The library

The heavy, dark furniture, reminiscent of an aged aunt's home, have been replaced by lighter, comfortable seating, dominated by twin Chesterfields on either side of the marble fireplace in hand-coloured tan leather from Fleming & Howland's Edmund Burke range.

The sofas are complemented by the same Bampton chairs as in the entrance hall, but this time covered in a vintage silk velvet called Glanville in Pebble from Designers Guild, and a herringbone woollen tweed by Bute in the Lewis range, colour 0913.

Slaughters Manor House, the library
Slaughters Manor House, the library

n oak dresser provides a home for books and board games, while the windows have been given a simple treatment with a linen fabric (Legacy SC027-10) by Sheila Coombes from Rossiters of Bath. To provide continuity and ensure the impressive gardens are not concealed by heavy drapes, the same material is used for the curtains in the Billiards Room and the Oxford Room, and the blinds in the lounge.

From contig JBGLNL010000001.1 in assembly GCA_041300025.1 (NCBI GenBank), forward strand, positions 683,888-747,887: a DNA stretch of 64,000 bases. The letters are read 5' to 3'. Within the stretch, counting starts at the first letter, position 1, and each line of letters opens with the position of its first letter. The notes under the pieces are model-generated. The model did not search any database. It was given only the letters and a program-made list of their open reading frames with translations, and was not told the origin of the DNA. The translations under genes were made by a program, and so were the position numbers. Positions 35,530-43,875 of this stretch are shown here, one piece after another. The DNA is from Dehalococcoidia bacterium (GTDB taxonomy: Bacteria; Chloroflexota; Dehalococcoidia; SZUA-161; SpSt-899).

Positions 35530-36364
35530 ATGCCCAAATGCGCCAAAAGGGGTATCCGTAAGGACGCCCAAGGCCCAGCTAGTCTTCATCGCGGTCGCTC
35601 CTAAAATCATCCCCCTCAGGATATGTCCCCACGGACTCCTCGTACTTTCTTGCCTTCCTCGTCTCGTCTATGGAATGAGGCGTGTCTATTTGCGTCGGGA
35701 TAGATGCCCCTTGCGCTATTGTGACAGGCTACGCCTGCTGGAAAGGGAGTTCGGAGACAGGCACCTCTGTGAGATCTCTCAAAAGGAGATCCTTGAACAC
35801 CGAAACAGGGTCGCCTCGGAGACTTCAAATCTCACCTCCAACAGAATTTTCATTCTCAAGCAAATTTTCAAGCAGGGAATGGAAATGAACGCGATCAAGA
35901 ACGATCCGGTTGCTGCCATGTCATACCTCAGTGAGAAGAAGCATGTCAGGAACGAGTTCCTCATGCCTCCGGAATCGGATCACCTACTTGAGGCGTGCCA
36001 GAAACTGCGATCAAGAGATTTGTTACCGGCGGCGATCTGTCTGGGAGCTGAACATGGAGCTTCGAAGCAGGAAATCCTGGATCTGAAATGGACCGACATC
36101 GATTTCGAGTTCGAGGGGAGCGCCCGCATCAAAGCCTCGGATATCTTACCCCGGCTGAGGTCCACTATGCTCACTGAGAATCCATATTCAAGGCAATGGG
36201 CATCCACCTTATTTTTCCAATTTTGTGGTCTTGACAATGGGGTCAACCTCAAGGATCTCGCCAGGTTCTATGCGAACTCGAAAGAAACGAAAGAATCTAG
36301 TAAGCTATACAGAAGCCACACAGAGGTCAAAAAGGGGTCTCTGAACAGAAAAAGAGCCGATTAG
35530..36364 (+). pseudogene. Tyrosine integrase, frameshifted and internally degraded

The snug

Located just off the library, the snug, previously an unloved and rarely used conference room, has been given a new lease of life. Now it provides a quiet corner to curl up in with a book or a space for sports fans to retreat to with its large, wall-mounted TV. It is also proving to be a favourite room for adults with children.

Slaughters Manor House, the snug
Slaughters Manor House, the snug

A linen weave called Paveley in stone from Jane Churchill is used to cover the bespoke banquette seating from Bampton Design, while splashes of colour have been introduced in the cushions and the Sex Pistols print from the Brownsword's private collection.

The wall panelling is painted in a shade from Paintfinity, based on Farrow & Ball's Charleston Gray, while the sisal bubble weave carpet in honey is from Alternative Flooring.

The bar